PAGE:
A deal between Apple and French cable television giant Canal+ may breathe new life into the Apple TV platform in France, and show a way forward for the media streaming device in other markets. Starting on May 17, Canal+ will offer its 5.2 million subscribers the option of an Apple TV 4K, rather than a traditional cable box, for a 6€ ($7) per month rental fee.
Speaking with Numerama, Canal+ deputy general manager Frank Cadoret said that the Apple TV will help the company do two things: reach younger customers with a first TV box and give existing customers with families the ability to easily add a second box. Apple VP Oliver Schusser noted that choosing the Apple TV 4K over a traditional decoder means getting access to additional content, including the App Store and iTunes movies, as well as Canal+ programming.
Apple has spent more than a decade trying to make a dent in the TV business, but — due to a series of questionable corporate choices and aborted deals — hasn’t seen broad success with the Apple TV platform. From the beginning, it marketed the Apple TV directly to consumers as a standalone device dependent largely on iTunes content. Despite reports years ago that the company was working with Time Warner on a replacement for the traditional cable box, that product never surfaced, and Apple waited years to offer an Apple TV version of the App Store. Initial app developer interest was fairly high but quickly waned due to weak uptake from customers.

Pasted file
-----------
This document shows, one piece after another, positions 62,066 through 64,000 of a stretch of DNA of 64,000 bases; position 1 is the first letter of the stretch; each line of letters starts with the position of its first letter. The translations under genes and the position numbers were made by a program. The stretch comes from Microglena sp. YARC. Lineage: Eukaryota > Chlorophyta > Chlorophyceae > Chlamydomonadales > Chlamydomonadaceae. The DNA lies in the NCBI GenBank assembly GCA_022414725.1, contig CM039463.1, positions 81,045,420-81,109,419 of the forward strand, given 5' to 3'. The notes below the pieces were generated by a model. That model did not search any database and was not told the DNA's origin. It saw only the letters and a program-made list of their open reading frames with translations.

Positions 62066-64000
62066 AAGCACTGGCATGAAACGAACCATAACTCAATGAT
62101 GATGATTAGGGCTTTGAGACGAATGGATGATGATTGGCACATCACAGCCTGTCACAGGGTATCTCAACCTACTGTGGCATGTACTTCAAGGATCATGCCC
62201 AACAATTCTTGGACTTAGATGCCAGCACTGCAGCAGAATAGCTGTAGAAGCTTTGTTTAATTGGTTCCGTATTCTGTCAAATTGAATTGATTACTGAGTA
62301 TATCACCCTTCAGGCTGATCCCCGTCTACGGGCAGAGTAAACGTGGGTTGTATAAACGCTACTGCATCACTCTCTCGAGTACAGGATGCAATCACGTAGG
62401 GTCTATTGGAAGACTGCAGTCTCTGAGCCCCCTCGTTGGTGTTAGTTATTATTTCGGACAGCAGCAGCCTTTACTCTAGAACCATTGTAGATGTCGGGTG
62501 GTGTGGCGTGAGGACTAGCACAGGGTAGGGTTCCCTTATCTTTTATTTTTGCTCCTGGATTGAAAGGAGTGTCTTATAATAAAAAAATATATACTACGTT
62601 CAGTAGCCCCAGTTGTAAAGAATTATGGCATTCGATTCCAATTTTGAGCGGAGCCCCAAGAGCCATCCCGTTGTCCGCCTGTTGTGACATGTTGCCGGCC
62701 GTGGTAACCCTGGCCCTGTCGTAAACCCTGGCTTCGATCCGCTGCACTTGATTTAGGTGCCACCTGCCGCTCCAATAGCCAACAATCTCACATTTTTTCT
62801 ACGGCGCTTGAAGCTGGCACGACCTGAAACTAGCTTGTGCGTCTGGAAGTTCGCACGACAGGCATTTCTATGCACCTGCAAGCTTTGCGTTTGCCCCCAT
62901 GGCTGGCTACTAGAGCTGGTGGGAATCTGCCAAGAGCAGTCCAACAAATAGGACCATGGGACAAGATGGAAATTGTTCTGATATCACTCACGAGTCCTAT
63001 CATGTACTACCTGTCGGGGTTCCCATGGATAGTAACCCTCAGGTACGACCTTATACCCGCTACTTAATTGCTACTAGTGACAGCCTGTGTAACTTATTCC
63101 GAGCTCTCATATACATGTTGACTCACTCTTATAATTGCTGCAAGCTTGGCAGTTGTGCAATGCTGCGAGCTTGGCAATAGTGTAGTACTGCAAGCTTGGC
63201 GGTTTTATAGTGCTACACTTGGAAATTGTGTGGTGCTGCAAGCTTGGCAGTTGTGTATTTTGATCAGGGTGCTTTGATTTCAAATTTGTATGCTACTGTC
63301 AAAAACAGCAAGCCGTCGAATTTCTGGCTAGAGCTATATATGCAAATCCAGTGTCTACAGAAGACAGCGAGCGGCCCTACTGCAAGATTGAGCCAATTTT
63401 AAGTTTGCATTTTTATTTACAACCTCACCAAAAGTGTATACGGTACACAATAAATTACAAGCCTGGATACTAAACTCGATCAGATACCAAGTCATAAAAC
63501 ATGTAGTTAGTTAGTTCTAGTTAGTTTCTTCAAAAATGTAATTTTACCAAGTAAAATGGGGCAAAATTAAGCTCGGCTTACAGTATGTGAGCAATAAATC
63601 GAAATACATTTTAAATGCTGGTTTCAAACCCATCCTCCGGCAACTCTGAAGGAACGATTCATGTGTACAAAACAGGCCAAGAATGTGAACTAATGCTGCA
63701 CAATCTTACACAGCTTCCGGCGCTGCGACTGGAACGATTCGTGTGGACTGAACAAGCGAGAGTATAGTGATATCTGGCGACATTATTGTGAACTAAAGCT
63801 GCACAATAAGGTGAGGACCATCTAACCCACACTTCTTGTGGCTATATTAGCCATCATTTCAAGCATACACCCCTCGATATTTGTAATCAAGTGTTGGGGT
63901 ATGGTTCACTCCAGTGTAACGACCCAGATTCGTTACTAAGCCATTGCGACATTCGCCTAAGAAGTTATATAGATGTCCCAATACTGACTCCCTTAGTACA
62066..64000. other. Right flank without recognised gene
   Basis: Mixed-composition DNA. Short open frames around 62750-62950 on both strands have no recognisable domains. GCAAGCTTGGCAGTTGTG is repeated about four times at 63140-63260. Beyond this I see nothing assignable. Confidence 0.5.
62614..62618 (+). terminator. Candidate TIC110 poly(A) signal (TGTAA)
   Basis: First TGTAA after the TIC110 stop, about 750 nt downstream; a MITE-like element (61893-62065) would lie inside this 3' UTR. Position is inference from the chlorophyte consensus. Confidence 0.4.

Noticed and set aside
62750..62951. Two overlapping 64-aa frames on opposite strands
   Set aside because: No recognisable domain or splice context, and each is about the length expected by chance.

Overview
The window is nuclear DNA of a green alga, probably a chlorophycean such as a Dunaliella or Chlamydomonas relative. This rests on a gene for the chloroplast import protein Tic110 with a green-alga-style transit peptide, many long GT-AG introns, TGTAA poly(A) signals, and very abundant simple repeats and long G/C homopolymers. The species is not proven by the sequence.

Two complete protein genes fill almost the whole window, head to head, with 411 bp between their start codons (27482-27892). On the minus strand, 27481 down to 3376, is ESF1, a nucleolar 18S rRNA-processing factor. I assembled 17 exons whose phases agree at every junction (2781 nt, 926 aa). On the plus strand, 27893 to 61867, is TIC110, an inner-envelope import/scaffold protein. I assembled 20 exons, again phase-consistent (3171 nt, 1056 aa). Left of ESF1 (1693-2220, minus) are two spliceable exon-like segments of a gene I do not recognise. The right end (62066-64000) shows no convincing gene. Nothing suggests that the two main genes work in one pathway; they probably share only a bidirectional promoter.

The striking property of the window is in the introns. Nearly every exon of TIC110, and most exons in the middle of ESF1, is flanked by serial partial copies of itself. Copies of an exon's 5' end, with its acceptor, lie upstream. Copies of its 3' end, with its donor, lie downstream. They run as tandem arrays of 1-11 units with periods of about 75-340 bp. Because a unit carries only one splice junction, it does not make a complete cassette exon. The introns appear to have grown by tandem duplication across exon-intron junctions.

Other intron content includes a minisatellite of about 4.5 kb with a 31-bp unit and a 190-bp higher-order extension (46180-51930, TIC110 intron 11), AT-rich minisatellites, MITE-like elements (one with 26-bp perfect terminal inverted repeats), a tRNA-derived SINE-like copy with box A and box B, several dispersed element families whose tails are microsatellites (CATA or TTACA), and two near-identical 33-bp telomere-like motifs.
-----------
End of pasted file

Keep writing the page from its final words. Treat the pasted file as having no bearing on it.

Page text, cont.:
In recent months, however, Apple TVs have started to pop up in interesting promotional deals with television providers. U.S.-based DirecTV is currently offering a free Apple TV 4K if users prepay $105 for three months of DirecTV Now steaming service, a substantial discount off the device’s $180 starting price. Salt Mobile, a Swiss provider spun off from Orange, began using the Apple TV 4K as its exclusive set top box this March. These deals have collectively enabled the Apple TV to reach hundreds of thousands of potential customers, while the Canal+ tie-up expands the audience into the millions.
More interestingly, these deals suggest that the Apple TV 4K — a device that hasn’t received a gigantic marketing push from Apple — may win over previously reluctant cable companies solely by filling a need during the 1080p to 4K television transition. Unlike a large standard 4K cable box, which might cost hundreds of dollars for customers, as well as requiring special engineering and installation efforts, the Apple TV is small, basically effortless to connect, and less expensive.
On the other hand, competing 4K devices from companies such as Amazon and Roku are even more affordable, and sometimes smaller. So it remains to be seen whether Apple will actually gain traction here, or whether the Apple TV 4K will remain in a distant fourth place, like its predecessors.